Common Errors in Student Essays Objective: Identify and then avoid (or correct) problems common to student writing
Review of concepts covered in Weeks 1 and 2 • Confirmation of new schedule/syllabus changes • Return of scored work and Engrade Housekeeping
Discussion/ Types of arguments (Toulmin and Rogerian) and “limiting” a research topic • Discussion/Common Errors in Student Essays • Activity: Worksheet on limited topics for research (due before you leave) • Activity: Crafting a thesis statement for researched essays (due before you leave) • Activity: Proofreading academic writing (due by 6 next week) • Annotated Bibliography Assignment Distributed** We will cover how to construct a proper Annotated Bib next week. It will not be due yet. Agenda
Common Problems with Student Essays: • Lack of a clear thesis statement So WHAT? • Poor or missing paragraph transitions The essay looks like one, long paragraph… • Failure to cite information that is not your own Failure to cite source content is plagiarism—whether intentional or not
Little or no explanation or “support” for central ideas This includes your own anecdotal or personal support AND source material that you’ve cited • Repetition and “filler” information • Adding to the end (to meet length requirements) rather than focusing on details/development This can also include manipulating font and margins, etc.
Gestures to Avoid in all Formal Essays: • “In this paper” • “According to Webster’s Dictionary…” • “Issue X is important in America today…” • “In conclusion” • Failure to cite sources using direct or indirect quotes • Failure to include a References page • Use of idioms • Subject/verb disagreement • Run-on sentences and/or fragments • Common word-errors, such as…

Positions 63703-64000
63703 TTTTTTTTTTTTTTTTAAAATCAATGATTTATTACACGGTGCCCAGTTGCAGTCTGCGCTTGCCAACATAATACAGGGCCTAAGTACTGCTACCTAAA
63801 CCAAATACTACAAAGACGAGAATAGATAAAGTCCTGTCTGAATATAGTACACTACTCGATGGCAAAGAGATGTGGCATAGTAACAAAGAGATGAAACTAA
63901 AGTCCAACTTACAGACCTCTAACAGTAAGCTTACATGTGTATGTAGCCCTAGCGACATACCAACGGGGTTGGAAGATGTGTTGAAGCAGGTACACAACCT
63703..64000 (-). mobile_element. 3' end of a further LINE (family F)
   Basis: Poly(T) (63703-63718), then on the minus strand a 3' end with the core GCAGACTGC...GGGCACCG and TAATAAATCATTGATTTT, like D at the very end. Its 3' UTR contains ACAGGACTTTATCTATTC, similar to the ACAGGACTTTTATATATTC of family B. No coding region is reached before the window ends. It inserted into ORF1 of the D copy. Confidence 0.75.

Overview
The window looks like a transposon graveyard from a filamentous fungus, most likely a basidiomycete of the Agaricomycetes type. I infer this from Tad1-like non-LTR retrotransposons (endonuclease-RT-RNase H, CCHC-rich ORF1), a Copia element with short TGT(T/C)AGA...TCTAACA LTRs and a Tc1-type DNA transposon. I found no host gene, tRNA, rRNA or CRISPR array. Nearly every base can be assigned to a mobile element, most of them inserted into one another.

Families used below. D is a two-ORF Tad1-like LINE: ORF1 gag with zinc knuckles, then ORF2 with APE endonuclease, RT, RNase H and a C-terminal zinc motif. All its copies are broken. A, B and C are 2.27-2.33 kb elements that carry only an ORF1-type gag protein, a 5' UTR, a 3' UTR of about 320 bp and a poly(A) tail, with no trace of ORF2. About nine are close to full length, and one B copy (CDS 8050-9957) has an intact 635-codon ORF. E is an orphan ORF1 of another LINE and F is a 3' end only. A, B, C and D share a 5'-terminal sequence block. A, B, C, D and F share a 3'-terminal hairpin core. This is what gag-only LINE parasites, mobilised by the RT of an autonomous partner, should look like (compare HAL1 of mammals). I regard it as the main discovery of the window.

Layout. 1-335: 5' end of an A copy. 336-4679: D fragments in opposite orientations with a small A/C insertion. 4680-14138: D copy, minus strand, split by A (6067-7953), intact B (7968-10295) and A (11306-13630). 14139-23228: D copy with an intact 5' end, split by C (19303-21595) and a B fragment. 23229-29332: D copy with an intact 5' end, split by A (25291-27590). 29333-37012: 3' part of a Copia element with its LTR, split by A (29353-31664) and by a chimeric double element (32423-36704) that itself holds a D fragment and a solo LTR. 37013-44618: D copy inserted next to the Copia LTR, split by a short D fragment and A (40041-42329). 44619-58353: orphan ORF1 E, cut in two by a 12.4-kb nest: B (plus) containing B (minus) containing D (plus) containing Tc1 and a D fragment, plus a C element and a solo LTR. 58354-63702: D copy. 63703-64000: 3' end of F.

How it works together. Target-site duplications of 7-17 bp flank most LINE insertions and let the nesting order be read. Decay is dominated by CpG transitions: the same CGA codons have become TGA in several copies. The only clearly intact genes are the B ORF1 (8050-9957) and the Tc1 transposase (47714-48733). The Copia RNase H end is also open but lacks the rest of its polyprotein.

To/too • Lose/loose • Their/they’re/there • Except/accept • Affect/effect • That/who • All ready/already • A lot • Bad/badly • Could of • Sit/set Common Word Mix-ups/Mistakes
Texting has dramatically altered the way many of us write • A conscious effort to adjust your writing according to communication context is required in order to “catch” errors • Using text-speak in academic writing is never acceptable Examples? • Using “thru” instead of “through” • Using “u” instead of “u” • Misusing words like “a lot” (“alot”) • Misusing “to” and “too” • Leaving out apostrophes (“cant” and “dont”) Text-speak!
Lack of capitalizations • Use of letters or numbers for entire words: b instead of be; 2 instead of to or too; k instead of okay • Use of acronyms to shorten phrases: brb, atm, sec, thnx • Lack of awareness of tone • Limited vocabulary; use of overly simplified words/concepts Continued…
Use is/was with ONE person, place or thing • Use are/were with more than one person, place, or thing • Ignore prepositional phrases between the subject and verb! The chance of rain showers tomorrow is 50 percent. Subject/Verb Agreement
Complete sentences have two, basic components: Subject | Predicate (or verb phrase) The dog | ate its food too quickly. Complete Sentences
Fragments occur when either a subject or predicate (or part of it) is missing • Run-on Sentences occur when two or more complete sentences are “strung together” • Comma Splices occur when two sentences are joined by a comma instead of a period or semi-colon Fragments, Run-on Sentences, and Comma Splices